In contrast, Scheiber wrote, Harvard was more formulaic and traditional, priding "itself on instilling discipline . . . [It] was, in certain respects, a three-year hazing ritual." And Obama "absorbed the dispassionate, conservative, relentlessly logical mode of analysis a Harvard legal education was meant to convey."
What's needed is something new, dramatic, and unusual. All things being equal, a group of Yale Law graduates is likelier to come up with something outside the box than their Harvard counterparts.So Stark's lesson from history is that FDR followed the "radical," "creative," and "dramatic" model, and that Obama's Harvard-ish "dispassionate" and "relentlessly logical mode" is the opposite of what the country needs right now.
That, in fact, is the lesson of the early days of Franklin Delano Roosevelt's administration. At that time, Columbia Law School was the Yale of its era. In the 1920s and early 1930s, it was the center of the Legal Realist movement, with future New Dealers... on the faculty. ... Vastly oversimplifying, the Realists believed that the law was not something determinate but whatever any particular individuals (judges, legislators, etc.) decided at a particular time.
FDR, a fellow Columbian, relied heavily on a Columbia "Brain Trust"... when he constructed the largely experimental programs of the early New Deal. ...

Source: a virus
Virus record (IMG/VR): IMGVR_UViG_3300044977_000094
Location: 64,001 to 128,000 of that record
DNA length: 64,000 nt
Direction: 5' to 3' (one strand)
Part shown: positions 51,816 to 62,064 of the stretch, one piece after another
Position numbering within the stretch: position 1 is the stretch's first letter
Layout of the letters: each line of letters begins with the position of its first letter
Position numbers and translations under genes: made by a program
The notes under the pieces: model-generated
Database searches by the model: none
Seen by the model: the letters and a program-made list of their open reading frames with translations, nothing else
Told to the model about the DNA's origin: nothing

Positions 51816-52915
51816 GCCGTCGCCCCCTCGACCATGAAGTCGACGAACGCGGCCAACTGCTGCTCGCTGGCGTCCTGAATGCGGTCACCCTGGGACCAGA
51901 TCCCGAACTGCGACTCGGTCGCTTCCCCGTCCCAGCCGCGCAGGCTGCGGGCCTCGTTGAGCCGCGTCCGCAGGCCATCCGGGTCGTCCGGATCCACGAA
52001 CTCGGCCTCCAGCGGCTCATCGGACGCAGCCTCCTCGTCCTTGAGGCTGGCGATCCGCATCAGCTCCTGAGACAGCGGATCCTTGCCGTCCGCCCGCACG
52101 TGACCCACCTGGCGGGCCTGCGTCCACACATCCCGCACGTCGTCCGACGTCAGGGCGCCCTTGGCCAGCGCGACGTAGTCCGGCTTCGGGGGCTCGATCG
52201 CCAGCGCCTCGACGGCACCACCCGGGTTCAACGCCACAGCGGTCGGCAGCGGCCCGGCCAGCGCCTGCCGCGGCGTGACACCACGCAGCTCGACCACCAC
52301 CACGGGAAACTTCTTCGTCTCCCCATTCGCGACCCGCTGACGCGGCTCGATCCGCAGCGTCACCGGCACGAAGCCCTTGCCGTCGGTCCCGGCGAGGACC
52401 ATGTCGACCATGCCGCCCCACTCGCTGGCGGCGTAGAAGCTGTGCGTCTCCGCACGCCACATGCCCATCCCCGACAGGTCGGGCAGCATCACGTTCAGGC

Experimentation or the tried and true? Creativity or discipline? The truth is we need a mixture of both. But if one is to be preferred to the other, when the Democrats had a choice this past spring between a graduate of Harvard Law and a graduate of Yale Law — namely Hillary Clinton — did they pick the wrong school? [bold added]
I suppose he's right, that the Obama administration is following a "more... a LOT more... of the same old same old" model -- though it's anything but logical -- and is simply trying to crush the country with a dramatic expansion of the same programs that have been around for decades. But what Stark is suggesting is that the Left yearns for leadership that will come up with new, innovative, and "dramatic" ways to rip the beating heart of the country right out of its chest.
Apparently recycling New Deal ideas isn't enough. I'm left wondering, while shuddering... what would be enough?